A while ago I wrote on my blog about a solution to one of the most common questions asked by Objective-C programmers which is “How can I create string enumerations?”. Well, the solution that I’ve given has immediately become one of the top subjects that attracts developers to my blog, as I can see in my stats. I thought I should now take it to a whole other level and get rid of the limitations that I had presented in the old solution, and come up with a fresh perspective.
The following video is the result of my work on this subject. I hope you’ll enjoy watching it.
Hello internet. After writing many many books and developing iOS apps for 6+ years, I feel I am now ready to take on a new challenge. To start teaching iOS development to people who are interested in transforming or perfecting their career.
I am available for teaching iOS development to you ANYWHERE in the world you are in. If you are in London or in Brighton in the UK, we can have face to face lessons. If anywhere else in the world, I can teach you over Skype.
Classes will be tailor made to suite your free times, abilities, etc. If you are interested, get in touch by sending me an email at: firstname.lastname@example.org
In this video, I’ll demonstrate to you some of the baiscs of LLDB using the “expr” command to speed up your day to day development.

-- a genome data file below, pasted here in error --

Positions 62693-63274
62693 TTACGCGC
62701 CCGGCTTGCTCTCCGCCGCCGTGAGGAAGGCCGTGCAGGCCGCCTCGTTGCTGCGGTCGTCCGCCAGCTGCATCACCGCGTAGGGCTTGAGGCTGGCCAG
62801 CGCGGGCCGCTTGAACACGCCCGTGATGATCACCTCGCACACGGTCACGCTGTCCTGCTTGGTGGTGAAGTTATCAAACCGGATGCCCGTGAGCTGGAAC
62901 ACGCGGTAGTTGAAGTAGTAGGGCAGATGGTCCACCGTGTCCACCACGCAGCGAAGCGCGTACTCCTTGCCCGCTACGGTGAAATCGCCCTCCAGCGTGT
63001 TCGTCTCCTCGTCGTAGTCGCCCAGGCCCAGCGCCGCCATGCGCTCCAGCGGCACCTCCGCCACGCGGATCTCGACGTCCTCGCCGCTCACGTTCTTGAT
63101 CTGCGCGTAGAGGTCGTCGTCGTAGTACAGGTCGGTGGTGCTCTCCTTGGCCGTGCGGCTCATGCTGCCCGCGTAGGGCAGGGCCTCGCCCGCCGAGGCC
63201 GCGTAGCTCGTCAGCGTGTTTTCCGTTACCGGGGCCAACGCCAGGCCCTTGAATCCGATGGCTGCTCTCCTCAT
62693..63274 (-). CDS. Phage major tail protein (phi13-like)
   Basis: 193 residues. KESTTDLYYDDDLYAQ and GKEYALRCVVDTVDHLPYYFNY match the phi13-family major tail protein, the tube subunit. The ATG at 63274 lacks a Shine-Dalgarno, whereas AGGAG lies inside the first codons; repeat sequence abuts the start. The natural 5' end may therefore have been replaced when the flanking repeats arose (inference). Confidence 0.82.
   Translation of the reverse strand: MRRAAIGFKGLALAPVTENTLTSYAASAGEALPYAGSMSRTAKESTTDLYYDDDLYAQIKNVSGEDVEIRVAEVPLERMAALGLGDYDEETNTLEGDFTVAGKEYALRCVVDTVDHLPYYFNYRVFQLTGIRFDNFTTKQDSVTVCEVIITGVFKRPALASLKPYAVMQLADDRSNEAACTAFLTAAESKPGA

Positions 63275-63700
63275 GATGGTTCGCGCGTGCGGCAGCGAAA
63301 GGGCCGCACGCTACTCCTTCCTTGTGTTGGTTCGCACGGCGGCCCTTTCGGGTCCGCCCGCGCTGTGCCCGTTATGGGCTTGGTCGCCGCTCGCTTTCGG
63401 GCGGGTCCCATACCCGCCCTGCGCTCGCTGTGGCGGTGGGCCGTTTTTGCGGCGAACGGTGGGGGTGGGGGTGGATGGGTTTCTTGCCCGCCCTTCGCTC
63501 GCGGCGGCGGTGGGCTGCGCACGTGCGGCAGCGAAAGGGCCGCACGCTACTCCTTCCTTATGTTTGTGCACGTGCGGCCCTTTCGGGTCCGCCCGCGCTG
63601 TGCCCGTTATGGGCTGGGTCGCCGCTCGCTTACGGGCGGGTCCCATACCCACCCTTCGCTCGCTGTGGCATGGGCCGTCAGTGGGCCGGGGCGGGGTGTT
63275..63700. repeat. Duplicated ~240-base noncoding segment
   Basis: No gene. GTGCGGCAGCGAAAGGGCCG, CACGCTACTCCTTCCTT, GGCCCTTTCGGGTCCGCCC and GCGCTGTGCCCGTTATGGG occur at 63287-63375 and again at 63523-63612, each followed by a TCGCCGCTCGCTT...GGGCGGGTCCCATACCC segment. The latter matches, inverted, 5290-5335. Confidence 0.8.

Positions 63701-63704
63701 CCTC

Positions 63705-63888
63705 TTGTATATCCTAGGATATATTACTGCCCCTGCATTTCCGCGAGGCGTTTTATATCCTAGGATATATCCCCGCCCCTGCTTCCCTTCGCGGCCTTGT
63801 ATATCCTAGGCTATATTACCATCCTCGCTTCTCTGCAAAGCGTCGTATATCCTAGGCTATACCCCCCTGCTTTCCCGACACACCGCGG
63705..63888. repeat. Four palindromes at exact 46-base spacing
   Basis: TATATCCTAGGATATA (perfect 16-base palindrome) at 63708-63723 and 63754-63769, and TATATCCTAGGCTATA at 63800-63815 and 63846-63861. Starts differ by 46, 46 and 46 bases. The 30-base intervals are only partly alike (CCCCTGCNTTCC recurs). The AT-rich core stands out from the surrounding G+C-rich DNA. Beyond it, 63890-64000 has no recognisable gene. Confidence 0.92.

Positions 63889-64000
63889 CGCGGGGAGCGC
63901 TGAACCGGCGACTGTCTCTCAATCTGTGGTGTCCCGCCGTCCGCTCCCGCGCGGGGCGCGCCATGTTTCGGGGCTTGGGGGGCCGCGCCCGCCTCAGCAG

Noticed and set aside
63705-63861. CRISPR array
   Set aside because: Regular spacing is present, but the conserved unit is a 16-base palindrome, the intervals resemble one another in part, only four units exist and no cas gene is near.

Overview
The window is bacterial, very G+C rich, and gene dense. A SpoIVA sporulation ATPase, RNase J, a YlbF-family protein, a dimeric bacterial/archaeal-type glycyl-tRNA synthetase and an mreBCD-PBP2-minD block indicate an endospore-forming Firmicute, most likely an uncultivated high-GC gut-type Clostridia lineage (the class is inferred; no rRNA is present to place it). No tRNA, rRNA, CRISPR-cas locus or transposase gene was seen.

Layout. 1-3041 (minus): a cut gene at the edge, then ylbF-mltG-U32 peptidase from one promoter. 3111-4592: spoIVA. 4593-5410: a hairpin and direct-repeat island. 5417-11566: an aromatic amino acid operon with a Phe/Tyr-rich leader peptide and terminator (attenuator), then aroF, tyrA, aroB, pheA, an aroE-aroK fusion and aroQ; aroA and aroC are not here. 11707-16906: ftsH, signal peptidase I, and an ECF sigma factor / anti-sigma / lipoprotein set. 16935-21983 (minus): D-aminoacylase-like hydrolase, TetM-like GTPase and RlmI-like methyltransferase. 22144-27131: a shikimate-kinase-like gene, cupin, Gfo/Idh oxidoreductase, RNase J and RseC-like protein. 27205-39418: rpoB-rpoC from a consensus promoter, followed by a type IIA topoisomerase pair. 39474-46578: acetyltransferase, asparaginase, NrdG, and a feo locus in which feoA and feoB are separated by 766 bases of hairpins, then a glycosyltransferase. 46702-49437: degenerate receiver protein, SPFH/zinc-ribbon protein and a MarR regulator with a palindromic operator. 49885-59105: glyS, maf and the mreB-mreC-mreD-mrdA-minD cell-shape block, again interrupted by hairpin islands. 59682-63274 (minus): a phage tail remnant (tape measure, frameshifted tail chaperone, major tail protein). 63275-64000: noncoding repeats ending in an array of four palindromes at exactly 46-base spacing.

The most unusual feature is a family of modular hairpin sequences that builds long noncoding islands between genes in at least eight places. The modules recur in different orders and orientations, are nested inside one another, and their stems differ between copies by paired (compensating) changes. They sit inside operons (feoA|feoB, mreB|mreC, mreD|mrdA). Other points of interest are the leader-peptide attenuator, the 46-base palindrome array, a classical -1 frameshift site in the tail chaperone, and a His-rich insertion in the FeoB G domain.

As you know, my recent book is now published, titled “iOS 7 Programming Cookbook”. You can purchase it here:
All the source codes written for this book are now available on Github at the following location:
If you have any questions, please let me know.
So you have written an Objective-C class and you would like to mark it as unavailable so that others won’t be able to instantiate it?
The solution is simple. In the header file of your class, place the following code:
__attribute__((unavailable("Your message to the developer goes here")))
So here is an example of a class header file that uses this LLVM extension:
__attribute__((unavailable(“This class is unavailable. Please use the YourClass class instead”)))
@interface MyClass : NSObject
Once a programmer attempts to use this class, they will see something similar to this in Xcode (Click to Enlarge the photo):
Click to Enlarge